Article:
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# Lesson Plan Rob Eldi

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A technology infused lesson for mathematic

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### Lesson Plan Rob Eldi

1. 1. Rob Eldi Technology Lesson Plan
2. 2. Transformation of Functions <ul><li>Grade Level: 9 th grade regular class </li></ul><ul><li>Subject Area: Math B </li></ul><ul><li>Tools used </li></ul><ul><ul><li>Notebook Software </li></ul></ul><ul><ul><li>TI-Smartview; TI-84 calculator </li></ul></ul><ul><ul><li>Geometer’s Sketchpad </li></ul></ul><ul><ul><li>www.fooplot.com </li></ul></ul>
3. 3. Description of Project <ul><li>Prior Knowledge: </li></ul><ul><ul><li>Students should have an understanding of the “parent functions” </li></ul></ul><ul><ul><ul><li>Basic sketch; Important points; Domain & Range </li></ul></ul></ul><ul><li>Purpose: </li></ul><ul><ul><li>Students will develop the knowledge and understanding about why functions transform the way they do </li></ul></ul><ul><ul><li>Students will construct the “rules” associated with each transformation </li></ul></ul><ul><ul><li>Students will be able to determine the new domain & range </li></ul></ul><ul><ul><li>Students will integrate the use of technology into their understanding of mathematical concepts. </li></ul></ul><ul><ul><li>Students will discuss concepts (student-to-student) through the use of technology </li></ul></ul>
4. 4. Description of Project <ul><li>Task: </li></ul><ul><ul><li>Students will construct the rules of transformations of functions through teacher led discussions as well as student-to-student discussions </li></ul></ul><ul><ul><ul><li>After each lesson, students will be given regular homework and will also be asked to create a transformed function using www.fooplot.com . The function will be copied to a word document, printed and brought to class to be used as do-nows for each small group in the beginning of each class </li></ul></ul></ul><ul><ul><li>After the 5 day sequence, students will create a unique design using at least one of each of the parent functions and their knowledge of parent functions </li></ul></ul><ul><ul><ul><li>We will spend one or two days in a computer lab so that the students can input their design into Geometer’s Sketchpad to create a final version of their design </li></ul></ul></ul>
5. 5. Procedures <ul><li>Day 1: </li></ul><ul><ul><li>Students will spend the entire first lesson constructing the rules for translations for the various functions. </li></ul></ul><ul><ul><li>We will focus on translation in the x-direction. We can list the inputs and outputs for each function to further determine that the function is backwards…meaning that if we go 3 right x gets replaced with (X – 3). </li></ul></ul><ul><ul><li>Demonstrations will be done using imported graphs created to match the grid on notebook software. This will allow us to move the functions manually about the coordinate plane. </li></ul></ul><ul><ul><ul><li>HOMEWORK: </li></ul></ul></ul><ul><ul><ul><ul><li>In addition to graphing translated functions and graphing them, you are to go to www.fooplot.com and plot a translated function. Copy this image and print it to bring to class. Make sure to retain the original function separate from the graph. As a do now tomorrow, students will trade papers within their 3-4 person group and they will try to determine the equation of the graphed function . </li></ul></ul></ul></ul>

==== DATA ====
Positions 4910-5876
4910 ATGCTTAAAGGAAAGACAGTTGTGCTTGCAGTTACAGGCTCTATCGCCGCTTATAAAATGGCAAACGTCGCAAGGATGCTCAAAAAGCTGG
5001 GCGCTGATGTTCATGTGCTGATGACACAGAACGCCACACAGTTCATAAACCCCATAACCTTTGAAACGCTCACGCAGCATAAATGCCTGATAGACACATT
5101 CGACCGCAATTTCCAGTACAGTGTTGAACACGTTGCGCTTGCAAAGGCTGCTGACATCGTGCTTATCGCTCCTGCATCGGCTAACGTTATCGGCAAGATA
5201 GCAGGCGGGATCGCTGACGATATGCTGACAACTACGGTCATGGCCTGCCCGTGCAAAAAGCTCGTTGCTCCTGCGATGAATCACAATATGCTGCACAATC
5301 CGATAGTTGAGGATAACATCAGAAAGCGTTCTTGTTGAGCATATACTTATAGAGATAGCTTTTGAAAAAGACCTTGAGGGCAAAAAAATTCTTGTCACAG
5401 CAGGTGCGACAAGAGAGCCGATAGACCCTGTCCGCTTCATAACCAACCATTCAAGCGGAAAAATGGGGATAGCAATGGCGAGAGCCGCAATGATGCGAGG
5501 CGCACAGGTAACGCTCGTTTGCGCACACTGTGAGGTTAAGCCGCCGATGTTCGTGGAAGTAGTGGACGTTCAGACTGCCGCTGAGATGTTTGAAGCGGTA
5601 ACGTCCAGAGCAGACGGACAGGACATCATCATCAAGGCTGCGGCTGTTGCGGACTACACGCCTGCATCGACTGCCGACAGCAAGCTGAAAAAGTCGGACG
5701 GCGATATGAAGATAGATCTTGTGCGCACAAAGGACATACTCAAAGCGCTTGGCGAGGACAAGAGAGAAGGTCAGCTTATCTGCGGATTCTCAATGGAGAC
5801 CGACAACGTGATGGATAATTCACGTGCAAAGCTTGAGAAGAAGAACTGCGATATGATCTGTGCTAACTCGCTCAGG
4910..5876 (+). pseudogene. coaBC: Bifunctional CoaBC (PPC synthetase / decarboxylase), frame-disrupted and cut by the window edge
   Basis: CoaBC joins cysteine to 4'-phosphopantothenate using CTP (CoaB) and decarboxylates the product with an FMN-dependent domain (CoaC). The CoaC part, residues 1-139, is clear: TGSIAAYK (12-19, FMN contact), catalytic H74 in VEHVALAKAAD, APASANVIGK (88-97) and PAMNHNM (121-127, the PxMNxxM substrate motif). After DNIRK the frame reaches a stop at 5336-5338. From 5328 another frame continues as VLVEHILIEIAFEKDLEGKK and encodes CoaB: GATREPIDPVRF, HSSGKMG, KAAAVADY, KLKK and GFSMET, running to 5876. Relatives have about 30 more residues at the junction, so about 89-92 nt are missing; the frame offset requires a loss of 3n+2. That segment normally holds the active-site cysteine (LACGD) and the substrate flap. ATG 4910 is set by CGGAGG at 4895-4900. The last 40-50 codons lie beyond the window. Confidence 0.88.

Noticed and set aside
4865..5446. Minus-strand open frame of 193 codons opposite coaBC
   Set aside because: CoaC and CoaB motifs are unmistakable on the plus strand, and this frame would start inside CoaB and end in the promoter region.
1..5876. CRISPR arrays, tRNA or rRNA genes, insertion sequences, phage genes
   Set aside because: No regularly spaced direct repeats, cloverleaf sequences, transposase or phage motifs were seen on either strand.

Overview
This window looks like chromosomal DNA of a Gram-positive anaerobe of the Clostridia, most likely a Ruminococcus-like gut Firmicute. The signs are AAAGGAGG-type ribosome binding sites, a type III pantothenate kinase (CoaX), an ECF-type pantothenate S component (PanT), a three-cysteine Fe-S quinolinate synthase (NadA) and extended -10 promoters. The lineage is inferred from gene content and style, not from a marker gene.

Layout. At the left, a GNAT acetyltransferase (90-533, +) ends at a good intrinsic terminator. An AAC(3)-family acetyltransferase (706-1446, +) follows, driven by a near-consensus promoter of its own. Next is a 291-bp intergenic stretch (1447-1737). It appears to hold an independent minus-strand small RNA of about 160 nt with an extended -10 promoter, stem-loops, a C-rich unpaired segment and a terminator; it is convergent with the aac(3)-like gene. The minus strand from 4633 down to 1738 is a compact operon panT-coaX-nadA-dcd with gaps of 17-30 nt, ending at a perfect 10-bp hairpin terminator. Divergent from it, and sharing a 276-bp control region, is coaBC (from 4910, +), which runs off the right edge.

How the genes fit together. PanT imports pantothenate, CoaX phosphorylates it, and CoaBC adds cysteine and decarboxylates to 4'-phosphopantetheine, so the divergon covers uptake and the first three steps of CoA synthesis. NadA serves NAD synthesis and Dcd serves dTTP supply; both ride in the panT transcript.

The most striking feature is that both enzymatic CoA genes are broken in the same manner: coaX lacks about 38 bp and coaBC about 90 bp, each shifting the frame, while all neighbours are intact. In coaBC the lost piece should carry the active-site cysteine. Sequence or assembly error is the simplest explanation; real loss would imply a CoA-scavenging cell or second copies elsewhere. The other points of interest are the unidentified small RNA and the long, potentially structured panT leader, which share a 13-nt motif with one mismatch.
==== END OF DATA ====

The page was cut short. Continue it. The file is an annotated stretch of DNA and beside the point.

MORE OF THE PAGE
6. 6. Procedures <ul><li>Day 2: </li></ul><ul><ul><li>Today we will focus on translations in the y-direction and by the end of the lesson we will have combined them both in one function. </li></ul></ul><ul><ul><li>Given the function translate and here is the end result what is the translation… </li></ul></ul><ul><ul><ul><li>HOMEWORK: </li></ul></ul></ul><ul><ul><ul><ul><li>In addition to graphing translated functions and graphing them, you are to go to www.fooplot.com and plot a translated function. Copy this image and print it to bring to class. Make sure to retain the original function separate from the graph. As a do now tomorrow, students will trade papers within their 3-4 person group and they will try to determine the equation of the graphed function. </li></ul></ul></ul></ul>
7. 7. Procedures <ul><li>Day 3: </li></ul><ul><ul><li>We will be looking at graphs of functions that have been reflected over the x-axis. We will find the rule. </li></ul></ul><ul><ul><li>We will also reflect over the y-axis and find the general rule. </li></ul></ul><ul><ul><ul><li>HOMEWORK: </li></ul></ul></ul><ul><ul><ul><ul><li>In addition to graphing reflected functions and graphing them, you are to go to www.fooplot.com and plot a reflected function. Copy this image, print it and to bring to class. Make sure to retain the original function separate from the graph. As a do now tomorrow, students will trade papers within their 3-4 person group and they will try to determine the equation of the graphed function. </li></ul></ul></ul></ul>
8. 8. Procedures <ul><li>Day 4: </li></ul><ul><ul><li>Composition of transformations of functions. </li></ul></ul><ul><ul><li>Given a parent function, here is the composition, graph it and write the new equation. </li></ul></ul><ul><ul><li>We will try some when we go backwards; here is the graph, what is the parent function and what composition of transformations occurred to get the result. </li></ul></ul><ul><ul><ul><li>HOMEWORK: </li></ul></ul></ul><ul><ul><ul><ul><li>In addition to graphing composed functions and graphing them, you are to go to www.fooplot.com and plot a composed function. Copy this image and print it to bring to class. Make sure to retain the original function separate from the graph. As a do now tomorrow, students will trade papers within their 3-4 person group and they will try to determine the equation of the graphed function. </li></ul></ul></ul></ul>